There is no legal maximum temperature for workplaces however, a statement from the HSE emphasised heat is classed as a hazard and should be included in risk assessments.
The warning came as the UK Health Security Agency and the Met Office issued a yellow heat-health alert for June 9 to June 12.
HSE said this alert – and the record high temperatures seen in Great Britain last summer – should prompt employers to take action to protect those working both inside and outside.
More on health and safety:
Measures to cope with the heat include using blinds using blinds or reflective film on workplace windows to shade workers from the sun, placing workstations away from direct sunlight and heat sources and putting insulation around hot pipes and machinery.
The HSE also suggested offering flexible working patterns so workers can work at cooler times of the day, providing free access to drinking water and relaxing dress codes if possible.
It recommended weather-appropriate personal protective equipment where needed, and sharing information about the symptoms of heat stress and what to do if someone is affected.
HSE saw a surge in people seeking advice last summer, with visits to its online hot weather working guidance increasing by nearly 1000%.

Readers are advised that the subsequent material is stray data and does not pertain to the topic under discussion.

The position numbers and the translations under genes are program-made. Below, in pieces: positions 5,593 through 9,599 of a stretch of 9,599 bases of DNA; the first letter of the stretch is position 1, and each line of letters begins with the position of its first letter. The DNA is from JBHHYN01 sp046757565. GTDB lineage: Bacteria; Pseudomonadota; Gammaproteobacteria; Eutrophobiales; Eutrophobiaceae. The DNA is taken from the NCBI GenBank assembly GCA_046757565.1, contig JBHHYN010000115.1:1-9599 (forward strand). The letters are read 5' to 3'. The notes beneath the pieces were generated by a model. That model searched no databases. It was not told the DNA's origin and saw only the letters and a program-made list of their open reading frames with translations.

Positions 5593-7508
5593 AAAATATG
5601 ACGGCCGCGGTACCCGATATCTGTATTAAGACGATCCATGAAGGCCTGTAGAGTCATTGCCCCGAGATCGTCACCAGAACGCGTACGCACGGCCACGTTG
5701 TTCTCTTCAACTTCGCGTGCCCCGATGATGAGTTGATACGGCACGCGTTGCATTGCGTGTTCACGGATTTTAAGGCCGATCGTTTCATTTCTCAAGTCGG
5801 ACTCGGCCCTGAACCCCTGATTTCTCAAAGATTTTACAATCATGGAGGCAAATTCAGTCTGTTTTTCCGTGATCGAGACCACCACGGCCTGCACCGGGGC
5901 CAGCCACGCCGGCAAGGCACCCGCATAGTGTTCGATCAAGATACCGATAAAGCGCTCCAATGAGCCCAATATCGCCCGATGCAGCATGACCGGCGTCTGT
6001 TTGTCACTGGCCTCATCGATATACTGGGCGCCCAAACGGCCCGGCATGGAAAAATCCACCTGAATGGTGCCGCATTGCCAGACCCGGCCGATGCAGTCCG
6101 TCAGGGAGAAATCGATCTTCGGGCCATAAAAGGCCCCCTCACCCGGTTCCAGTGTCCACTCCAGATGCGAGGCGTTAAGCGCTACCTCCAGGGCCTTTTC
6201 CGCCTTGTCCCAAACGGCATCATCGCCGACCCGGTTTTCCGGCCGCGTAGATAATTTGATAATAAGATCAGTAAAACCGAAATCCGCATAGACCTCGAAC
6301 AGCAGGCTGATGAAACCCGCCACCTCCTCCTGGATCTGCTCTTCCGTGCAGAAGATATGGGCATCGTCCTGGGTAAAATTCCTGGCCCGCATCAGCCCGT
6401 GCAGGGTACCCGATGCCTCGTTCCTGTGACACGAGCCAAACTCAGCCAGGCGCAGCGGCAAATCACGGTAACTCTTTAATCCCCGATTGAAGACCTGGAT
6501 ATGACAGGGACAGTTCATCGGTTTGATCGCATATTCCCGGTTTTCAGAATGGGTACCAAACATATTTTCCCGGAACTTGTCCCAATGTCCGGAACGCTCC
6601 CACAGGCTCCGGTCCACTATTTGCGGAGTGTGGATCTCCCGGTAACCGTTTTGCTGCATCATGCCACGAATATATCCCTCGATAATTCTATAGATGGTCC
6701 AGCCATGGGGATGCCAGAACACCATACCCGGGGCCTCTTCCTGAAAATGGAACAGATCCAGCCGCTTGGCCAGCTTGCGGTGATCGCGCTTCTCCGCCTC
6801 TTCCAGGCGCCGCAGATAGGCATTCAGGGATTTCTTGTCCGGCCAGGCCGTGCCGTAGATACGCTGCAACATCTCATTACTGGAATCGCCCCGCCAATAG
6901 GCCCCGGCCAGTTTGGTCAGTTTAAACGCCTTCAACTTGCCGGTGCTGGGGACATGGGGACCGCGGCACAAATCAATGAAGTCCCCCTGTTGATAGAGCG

The number of concerns relating to hot weather reported to HSE almost doubled in July 2022, when temperatures exceeded 40°C.
John Rowe, head of operational strategy at the HSE said last summer should have been a wakeup call for employers.
He said: “Climate change means we’re likely to get hotter summers and that could have a big impact on the workforce of this country, affecting everything from the health of workers to productivity on construction sites.
“We know all employers are under pressure and we don’t want to add to their burden but it’s vital they think hard now about simple and cheap measures they can put in place to support workers should we see extreme heat again this summer.”